MORRIS HOSPITAL for VETERINARY SERVICES
26684 Grand River
Redford, MI 48240
phone 313-537-6100 fax 313-537-1060 email MorrisVet1@aol.com
Originally written September 20, 2005
Dear Veterinarian(s) and Staff Members-
Mega esophagus is a disorder that I have had the misfortune to personally diagnose only twice since graduating in 1974. The lectures, refereed journal articles and textbooks do not BEGIN to give us practitioners “in the trenches” an adequate picture of how to successfully manage many of these patients. I don’t think that ANY of us, even the gastroenterologists, have enough of these cases under our belts to offer pet owners the wide variety of options to treat these dogs. Unfortunately, many pets have been euthanized because of the inability of the owners to understand/manage the disorder, AND our lack of and experience to guide them.
To that end, I would like to suggest that you peruse the megaesophagus support group http://groups.yahoo.com/group/megaesophagus/. This is a group of megaesophagus dog-owners who have a wealth of knowledge and “experience” with hundreds of these pets. And, as a bonus, they do not practice “vet-bashing.”
They offer advice, always with the caveat to “check with your veterinarian.”
They have literally dozens of suggestions as to how and what to feed these dogs, always explaining that no two patients are alike – some dogs can have liquid diet, some semi-moist; some can get all of their water from moistened food, some require Jell-O, some need subcutaneous fluids (most should NOT be
allowed to drink free-choice); some can be fed 3-4 times daily, some require more frequent feedings; some (most) require H2 blockers or Proton Pump Inhibitor antacids, as well as a promotility drug such as cisapride or metoclopromide (I know, I know, the books say that they doesn’t work – not true). THE most important part of management seems to be VERTICAL, not just elevated, feeding.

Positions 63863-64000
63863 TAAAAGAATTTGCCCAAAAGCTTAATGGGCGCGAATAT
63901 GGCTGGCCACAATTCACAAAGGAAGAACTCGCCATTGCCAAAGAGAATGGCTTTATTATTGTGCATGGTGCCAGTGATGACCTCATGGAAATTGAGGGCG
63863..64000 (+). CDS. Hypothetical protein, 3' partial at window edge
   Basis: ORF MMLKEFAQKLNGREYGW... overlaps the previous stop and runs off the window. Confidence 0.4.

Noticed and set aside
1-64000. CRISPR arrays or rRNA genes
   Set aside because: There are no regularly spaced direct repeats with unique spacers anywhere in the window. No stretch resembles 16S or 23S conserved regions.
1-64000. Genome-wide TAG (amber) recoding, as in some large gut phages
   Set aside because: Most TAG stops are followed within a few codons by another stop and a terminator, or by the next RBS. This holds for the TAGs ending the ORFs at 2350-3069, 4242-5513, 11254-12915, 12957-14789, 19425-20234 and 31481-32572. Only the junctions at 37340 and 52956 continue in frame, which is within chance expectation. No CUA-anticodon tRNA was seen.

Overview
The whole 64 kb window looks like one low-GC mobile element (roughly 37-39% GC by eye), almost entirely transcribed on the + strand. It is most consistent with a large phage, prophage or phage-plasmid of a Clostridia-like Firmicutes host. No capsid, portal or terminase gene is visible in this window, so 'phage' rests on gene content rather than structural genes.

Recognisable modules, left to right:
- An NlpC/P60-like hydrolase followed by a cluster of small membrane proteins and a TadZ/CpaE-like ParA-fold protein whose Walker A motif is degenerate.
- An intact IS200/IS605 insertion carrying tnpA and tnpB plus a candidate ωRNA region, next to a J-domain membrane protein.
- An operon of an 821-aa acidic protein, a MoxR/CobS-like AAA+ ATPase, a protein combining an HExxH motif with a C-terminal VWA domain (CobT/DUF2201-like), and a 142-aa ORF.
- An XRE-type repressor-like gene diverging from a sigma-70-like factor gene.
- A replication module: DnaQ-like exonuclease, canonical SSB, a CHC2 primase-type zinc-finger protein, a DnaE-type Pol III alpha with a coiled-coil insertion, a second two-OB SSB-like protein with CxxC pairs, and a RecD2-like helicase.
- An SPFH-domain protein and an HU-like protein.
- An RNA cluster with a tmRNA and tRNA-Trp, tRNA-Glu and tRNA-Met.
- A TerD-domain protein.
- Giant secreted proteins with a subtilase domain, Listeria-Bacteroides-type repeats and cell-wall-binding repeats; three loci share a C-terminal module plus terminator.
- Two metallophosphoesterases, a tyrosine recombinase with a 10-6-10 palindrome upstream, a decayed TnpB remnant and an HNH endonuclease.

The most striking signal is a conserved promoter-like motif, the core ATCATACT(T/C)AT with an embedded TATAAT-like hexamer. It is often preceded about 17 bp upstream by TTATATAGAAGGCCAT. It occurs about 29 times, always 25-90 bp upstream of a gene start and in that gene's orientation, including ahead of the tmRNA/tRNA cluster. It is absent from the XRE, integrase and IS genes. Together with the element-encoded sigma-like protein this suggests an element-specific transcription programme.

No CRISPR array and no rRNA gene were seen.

On the main site there are dozens of photos of how the dogs are held vertically after feeding (in school and even in recent lectures, I was taught to have the pet stand on a step, with the food bowl raised – that will not be successful for many pets). One of the moderators (Donna Koch – 661-255-5337, or cell 213-399-5001) have designed a feeding chair and will send pet owners a DVD on how to construct one for their own pet.
The added benefit of suggesting that a pet owner investigate this website is that these folks are truly a dedicated bunch, and some “haunt” the site on evenings, holidays and weekends, to answer questions or suggest a visit to the emergency room – when WE are not available. If there are ANY concerns the owner
will be encouraged to seek veterinary care immediately.
FYI, Dr. Diane Shelton, the neurologist at the Comparative Neurology Lab, University of California, San Diego, has the megaesophagus website, and photos of the Bailey chair on her website. Also, I have posted information on the Veterinary Information Network (VIN) regarding the suggestion to consider that all of these dogs do not have to have a “doom and gloom” prognosis. Some of the internists are now referring to this site and have opened their minds to the potential of a good life for these pets.
[Addendum: as of October 2012 there is a Megaesophagus Information Center on VIN (Veterinary Information Network)that can be accessed by member veterinarians. It offers suggestions for diagnosing and managing this disorder.http://beta.vin.com/members/cms/document/default.aspx?id=5269755&pid=5095&catid=&said=1 Veterinary Partner also has a management article that is offered at no charge to pet owners:http://www.veterinarypartner.com/Content.plx?P=A&S=0&C=0&A=3480]
Thank you for your consideration, I hope this information proves to be helpful to you and your patient.
Dr. Kathy Morris-Stilwell – University of Illinois 1974